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Tails of the City

Nature: Why Some Animals Choose A Mate Over Others

April 4, 2014 11:01am (EDT)

Several years ago I stumbled upon the book Why Men Marry Some Women and Not Others. Based on intense scientific research, surveys and interviews with couples, it claimed to answer the age old question: why men like say George Clooney will date a gaggle of women and then suddenly according to People magazine put a ring on one lucky gal like say Amal Alamuddin.

Tonight at 8 p.m. continuing with our line up dubbed Think Wednesdays, Nature seeks to answer the same question for animals. Love in the Animal Kingdom shows why some animals choose a mate over others and how they do it. The answers seem very familiar.

Witness the courtship practices of the silverback gorilla. In a segment dubbed Gorilla Love Games, we observe why a silverback male chooses a particular female. The female at first tries to capture his attention by gazing at him directly, “smiling.”

When that approach doesn’t work, she starts flirting with younger males. That tactic does the trick. The silverback male gets jealous and comes charging back to claim her. (Hm does that sound familiar, ladies?)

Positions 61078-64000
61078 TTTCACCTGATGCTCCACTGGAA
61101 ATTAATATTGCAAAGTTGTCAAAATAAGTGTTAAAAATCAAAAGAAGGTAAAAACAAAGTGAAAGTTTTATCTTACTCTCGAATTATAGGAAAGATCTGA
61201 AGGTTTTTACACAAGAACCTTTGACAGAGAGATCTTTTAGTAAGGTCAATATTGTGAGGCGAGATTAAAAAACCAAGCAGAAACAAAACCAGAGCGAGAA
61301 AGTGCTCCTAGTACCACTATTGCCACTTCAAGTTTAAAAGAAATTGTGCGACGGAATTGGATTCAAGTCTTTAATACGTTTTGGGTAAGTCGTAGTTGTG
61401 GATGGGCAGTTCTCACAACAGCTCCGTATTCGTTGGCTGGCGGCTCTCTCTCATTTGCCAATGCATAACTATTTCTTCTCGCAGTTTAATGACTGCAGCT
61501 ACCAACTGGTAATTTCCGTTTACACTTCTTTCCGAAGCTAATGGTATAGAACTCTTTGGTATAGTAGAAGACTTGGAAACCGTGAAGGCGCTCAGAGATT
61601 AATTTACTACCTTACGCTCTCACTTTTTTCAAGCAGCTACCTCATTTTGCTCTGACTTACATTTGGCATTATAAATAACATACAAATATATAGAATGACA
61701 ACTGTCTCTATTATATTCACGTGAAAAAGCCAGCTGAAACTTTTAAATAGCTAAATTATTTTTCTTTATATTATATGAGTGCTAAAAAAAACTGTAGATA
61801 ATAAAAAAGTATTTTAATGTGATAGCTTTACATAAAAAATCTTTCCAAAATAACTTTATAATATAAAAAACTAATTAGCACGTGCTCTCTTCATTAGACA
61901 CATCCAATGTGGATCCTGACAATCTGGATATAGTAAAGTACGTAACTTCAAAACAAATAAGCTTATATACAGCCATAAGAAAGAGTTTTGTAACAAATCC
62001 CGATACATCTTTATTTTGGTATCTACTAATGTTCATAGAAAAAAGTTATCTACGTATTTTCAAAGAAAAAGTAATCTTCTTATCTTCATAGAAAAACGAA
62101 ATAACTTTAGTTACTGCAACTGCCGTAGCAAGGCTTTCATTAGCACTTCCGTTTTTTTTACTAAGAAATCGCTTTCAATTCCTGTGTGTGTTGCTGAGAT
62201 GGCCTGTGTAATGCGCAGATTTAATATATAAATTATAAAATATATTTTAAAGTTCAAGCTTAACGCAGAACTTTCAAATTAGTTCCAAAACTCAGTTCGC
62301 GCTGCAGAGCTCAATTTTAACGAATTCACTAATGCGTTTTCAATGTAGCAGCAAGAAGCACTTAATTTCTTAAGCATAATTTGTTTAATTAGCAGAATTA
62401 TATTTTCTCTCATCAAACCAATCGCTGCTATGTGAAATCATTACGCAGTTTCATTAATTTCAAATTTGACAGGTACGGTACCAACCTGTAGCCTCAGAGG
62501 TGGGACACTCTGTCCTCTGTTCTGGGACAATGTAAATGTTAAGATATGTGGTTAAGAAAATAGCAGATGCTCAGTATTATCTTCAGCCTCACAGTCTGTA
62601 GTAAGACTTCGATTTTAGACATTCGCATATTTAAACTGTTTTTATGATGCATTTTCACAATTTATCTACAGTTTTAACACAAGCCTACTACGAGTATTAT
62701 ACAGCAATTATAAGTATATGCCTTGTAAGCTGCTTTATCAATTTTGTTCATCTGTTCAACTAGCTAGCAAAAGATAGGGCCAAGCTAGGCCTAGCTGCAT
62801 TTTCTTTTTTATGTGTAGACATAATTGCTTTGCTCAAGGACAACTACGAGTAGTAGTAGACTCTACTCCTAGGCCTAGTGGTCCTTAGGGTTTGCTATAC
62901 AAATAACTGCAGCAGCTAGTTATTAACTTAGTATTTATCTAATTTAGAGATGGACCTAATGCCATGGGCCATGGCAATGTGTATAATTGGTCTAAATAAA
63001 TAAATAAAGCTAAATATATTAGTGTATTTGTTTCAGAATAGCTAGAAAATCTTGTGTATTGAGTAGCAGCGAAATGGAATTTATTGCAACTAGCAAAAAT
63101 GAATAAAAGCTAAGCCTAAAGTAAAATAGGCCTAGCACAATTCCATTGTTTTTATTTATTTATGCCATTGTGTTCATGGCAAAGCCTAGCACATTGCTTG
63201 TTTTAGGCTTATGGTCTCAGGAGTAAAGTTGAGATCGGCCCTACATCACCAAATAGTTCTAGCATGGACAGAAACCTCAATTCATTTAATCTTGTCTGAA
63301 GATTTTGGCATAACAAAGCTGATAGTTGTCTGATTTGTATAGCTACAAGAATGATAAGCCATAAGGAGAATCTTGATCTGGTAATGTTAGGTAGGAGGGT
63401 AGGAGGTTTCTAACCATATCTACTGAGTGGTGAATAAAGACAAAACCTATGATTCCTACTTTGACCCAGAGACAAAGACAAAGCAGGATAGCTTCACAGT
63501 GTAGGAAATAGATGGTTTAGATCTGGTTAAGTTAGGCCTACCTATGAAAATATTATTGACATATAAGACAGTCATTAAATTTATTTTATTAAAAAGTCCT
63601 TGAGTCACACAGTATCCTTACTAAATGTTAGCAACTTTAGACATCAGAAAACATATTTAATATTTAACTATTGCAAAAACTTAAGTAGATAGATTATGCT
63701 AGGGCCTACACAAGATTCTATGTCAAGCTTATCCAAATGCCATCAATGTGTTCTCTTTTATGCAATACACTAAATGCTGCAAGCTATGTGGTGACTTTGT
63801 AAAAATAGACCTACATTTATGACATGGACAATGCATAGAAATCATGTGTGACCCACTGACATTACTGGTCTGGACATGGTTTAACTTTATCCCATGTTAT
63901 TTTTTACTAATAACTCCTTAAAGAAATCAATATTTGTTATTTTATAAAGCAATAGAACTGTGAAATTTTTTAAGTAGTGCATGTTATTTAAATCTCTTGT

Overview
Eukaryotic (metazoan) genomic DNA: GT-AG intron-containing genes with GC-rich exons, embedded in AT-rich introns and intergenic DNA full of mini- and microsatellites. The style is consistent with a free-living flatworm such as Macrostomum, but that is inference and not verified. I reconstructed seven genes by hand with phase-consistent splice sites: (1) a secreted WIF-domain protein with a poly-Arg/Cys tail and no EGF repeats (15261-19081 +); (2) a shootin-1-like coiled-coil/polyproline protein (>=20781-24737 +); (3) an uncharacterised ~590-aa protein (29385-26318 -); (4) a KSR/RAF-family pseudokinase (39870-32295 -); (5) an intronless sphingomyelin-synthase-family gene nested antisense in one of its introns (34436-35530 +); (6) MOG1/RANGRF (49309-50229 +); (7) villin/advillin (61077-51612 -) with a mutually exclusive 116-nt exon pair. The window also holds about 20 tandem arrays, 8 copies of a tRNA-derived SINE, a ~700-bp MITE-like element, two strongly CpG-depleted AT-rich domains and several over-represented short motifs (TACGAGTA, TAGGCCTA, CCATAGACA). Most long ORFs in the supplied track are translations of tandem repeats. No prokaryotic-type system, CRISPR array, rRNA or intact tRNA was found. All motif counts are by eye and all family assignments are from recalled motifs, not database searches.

In another segment dubbed the Lemur Lounge Bar, we see why one gal lemur picks her boy lemur over the others. The answer: subtlety. The pack of lemur guys fight each other while the gal lemur, in heat, just sits and watches. Meanwhile, a lone smart lemur, smothers his tail in aromatic herbs and coolly sidles up to her.

She is not convinced at first that he’s the one. But since the lemur pack of males decide not to stop fighting each other to give her the time of day, she finally settles on the one who does: Mr. Cool. (Taking notes, guys?)

Nature: Love in the Animal Kingdom reminds me of the Kevin James movie The Zookeeper in which talking zoo animals advise James’ boob of a guy on how to win back his awful ex-girlfriend.

Of course that was a movie. This is real animals and real science. It’s much more entertaining, educational and shows how animals and humans share some of the same courtship practices.

So pay attention single folks.

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